11th and Washington

11th and Washington: October 2010

Sunday, October 31, 2010

Happy Halloween!

Exploding head batter and baserunner

I've been lax with the posts, but I've been simultaneously enthralled with the postseason and uninspired to write about it. I suspect I'll get back to the blogging after the World Series is over.

But for now, here are a few pumpkins my wife and I carved in previous years. I don' think I've posted them here before, so here they are.

(If I remember correctly, the "exploding head" effect of the batter in the above photo was from some animal nomming at the pumpkin before I could take the picture.

Mr. Met pumpkin

Johnny Damon

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Monday, October 11, 2010

A ballpark above Grand Central?

Came across an amusing anecdote in a collection of baseball stories (said to be true stories, pulled from various archives and news reports) first published in ... imagine this ... 1949. It seems that a man named Charles White proposed, back in 1912, of building a field on top of Grand Central Terminal in the heart of Manhattan:

A visionary named Charles White came forward with a scheme in 1912 which would solve one of the major problems confronting the owners of baseball clubs. The owners were often complaining in those days about their inability to construct adequate playing fields owing to the high cost of real estate. Mr. White told them to quit worrying.

He submitted plans for a baseball field of immense proportions, sodded with bright green turf and containing all the other conveniences of an up-to-date ball field. This field, however, would be up in the air -- built over the roof of the new Grand Central Station, extending from Lexington Avenue to Madison Avenue and from Forty-fourth to Fiftieth streets.
First off, that outline is huge. As it stands now, Grand Central is centered on the plot between Lex and Madison and extends from just 42nd to 45th streets. Park Avenue sits between Lex and Madison, then splits (southbound to the west, northbound to the east) around Grand Central, with all the platforms and tracks underground. A ballfield "over the roof" of the terminal wouldn't be like a rooftop garden (the terminal building isn't big enough), but probably more like the proposed West Side stadium that the city hoped to build in the last decade to lure the Olympics and the Jets -- a platform over the underground rail lines. Of course, this was 98 years ago -- who knows what the plans really were.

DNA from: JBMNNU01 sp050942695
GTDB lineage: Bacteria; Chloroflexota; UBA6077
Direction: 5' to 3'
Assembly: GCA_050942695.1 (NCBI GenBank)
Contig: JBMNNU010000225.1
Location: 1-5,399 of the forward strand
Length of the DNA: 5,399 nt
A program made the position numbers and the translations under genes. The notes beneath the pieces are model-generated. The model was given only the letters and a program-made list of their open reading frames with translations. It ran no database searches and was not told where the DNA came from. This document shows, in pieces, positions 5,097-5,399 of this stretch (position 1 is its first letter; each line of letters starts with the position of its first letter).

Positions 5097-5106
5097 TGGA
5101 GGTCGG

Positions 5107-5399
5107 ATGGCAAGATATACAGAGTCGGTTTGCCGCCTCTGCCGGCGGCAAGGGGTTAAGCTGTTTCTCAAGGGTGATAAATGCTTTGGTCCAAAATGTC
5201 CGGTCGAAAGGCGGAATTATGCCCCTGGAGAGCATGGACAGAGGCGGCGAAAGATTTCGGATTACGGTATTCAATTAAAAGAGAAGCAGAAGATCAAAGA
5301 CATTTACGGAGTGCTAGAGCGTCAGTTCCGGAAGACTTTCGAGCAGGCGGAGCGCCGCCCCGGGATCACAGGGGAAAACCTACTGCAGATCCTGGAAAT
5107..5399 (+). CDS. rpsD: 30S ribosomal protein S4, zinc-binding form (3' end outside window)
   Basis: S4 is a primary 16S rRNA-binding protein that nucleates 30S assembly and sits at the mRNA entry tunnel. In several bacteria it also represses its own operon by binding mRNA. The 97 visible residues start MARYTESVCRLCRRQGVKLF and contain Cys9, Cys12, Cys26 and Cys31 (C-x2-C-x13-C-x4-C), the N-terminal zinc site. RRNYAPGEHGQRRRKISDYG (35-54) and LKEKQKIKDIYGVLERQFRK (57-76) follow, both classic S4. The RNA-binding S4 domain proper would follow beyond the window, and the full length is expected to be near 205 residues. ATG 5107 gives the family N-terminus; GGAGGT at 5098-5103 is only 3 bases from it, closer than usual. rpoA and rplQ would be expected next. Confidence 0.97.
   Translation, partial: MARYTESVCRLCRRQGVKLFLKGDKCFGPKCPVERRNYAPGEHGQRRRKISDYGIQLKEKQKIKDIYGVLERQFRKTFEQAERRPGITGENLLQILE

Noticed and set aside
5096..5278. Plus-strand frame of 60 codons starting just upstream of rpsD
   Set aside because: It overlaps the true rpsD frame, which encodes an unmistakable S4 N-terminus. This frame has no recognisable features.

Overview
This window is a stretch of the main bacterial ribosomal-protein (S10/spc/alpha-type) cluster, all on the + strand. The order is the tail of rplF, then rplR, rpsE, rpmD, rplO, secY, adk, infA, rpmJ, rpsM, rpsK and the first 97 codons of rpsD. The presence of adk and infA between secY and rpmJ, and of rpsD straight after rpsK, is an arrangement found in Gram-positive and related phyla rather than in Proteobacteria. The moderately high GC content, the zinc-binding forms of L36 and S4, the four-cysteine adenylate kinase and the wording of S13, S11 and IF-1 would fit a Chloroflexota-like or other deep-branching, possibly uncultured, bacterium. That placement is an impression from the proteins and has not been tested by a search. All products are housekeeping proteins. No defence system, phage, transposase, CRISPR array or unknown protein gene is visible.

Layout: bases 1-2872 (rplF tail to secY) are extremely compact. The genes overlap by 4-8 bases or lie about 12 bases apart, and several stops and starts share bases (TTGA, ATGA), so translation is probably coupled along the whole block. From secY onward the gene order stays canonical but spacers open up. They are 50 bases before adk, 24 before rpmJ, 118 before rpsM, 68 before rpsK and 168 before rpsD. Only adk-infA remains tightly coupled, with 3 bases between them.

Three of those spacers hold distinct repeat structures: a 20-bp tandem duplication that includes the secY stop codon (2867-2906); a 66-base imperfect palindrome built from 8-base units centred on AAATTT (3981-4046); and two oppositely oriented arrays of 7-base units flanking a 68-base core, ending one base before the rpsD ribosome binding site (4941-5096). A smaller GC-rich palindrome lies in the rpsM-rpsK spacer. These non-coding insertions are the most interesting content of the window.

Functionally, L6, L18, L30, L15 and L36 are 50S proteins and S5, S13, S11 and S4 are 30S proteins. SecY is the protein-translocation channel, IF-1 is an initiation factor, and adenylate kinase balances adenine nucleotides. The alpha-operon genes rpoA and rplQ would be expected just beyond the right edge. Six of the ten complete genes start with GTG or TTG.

Not only does White's plan bear a similarity to the proposed West Side stadium, but it have drawn the Yankees down from Harlem (they were tenants of the Giants in the Polo Grounds until 1923)? Even if it had, however, I doubt there's any way the Yankees would still be there. They would've outgrown it by now, probably decades ago, and knowing what the area around the train station looks like now, there would be no room for much in the way of renovations or expansion.

Had they outgrown it in the '50s, might they have moved West and become the San Francisco Yankees? Imagine that: Seven years after Joe DiMaggio's retirement, his one and only team moves to his hometown. Not likely. They'd established such an identity in New York. But if they tried to relocate within New York then, Robert Moses might've forced them to his stadium site in Flushing Meadows that Walter O'Malley had rejected for his Dodgers. Or if the Yankees managed to last in the ballpark atop the terminal until the '70s, when Yankee Stadium was renovated, or '80s, might they then have moved to the West Side or New Jersey? Who knows what course baseball history might've taken had a ballpark been built atop Grand Central.

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Tuesday, October 05, 2010

Looking back before moving forward

Ugh. My predictions this year did not turn out well, certainly not nearly as well as Keith Olbermann's. I've nailed some in the past, but this year it just wasn't there for me.

Here's a quick rundown, then a side-by-side comparison of predictions vs. reality.

I had three teams pegged for their places in their respective divisions: the Yankees (second), Angels (third), Nationals (last) and Brewers (third).

I had one team's record spot-on: the Indians (69-93).

I had 11 teams' records within three, either way, of how they ended up. Relatedly, I had 12 records pegged for their corresponding spots in the divisions within two games (I had the the AL East winner at 95-67 and the champs were 96-66) and one, third in the NL West, spot-on (83-79). But I only matched up the teams with those records and places three times (Yankees, Angels, Nationals).

I had the Yankees as the Wild Card and the Braves and Phillies in the playoffs, but three out of eight ain't good.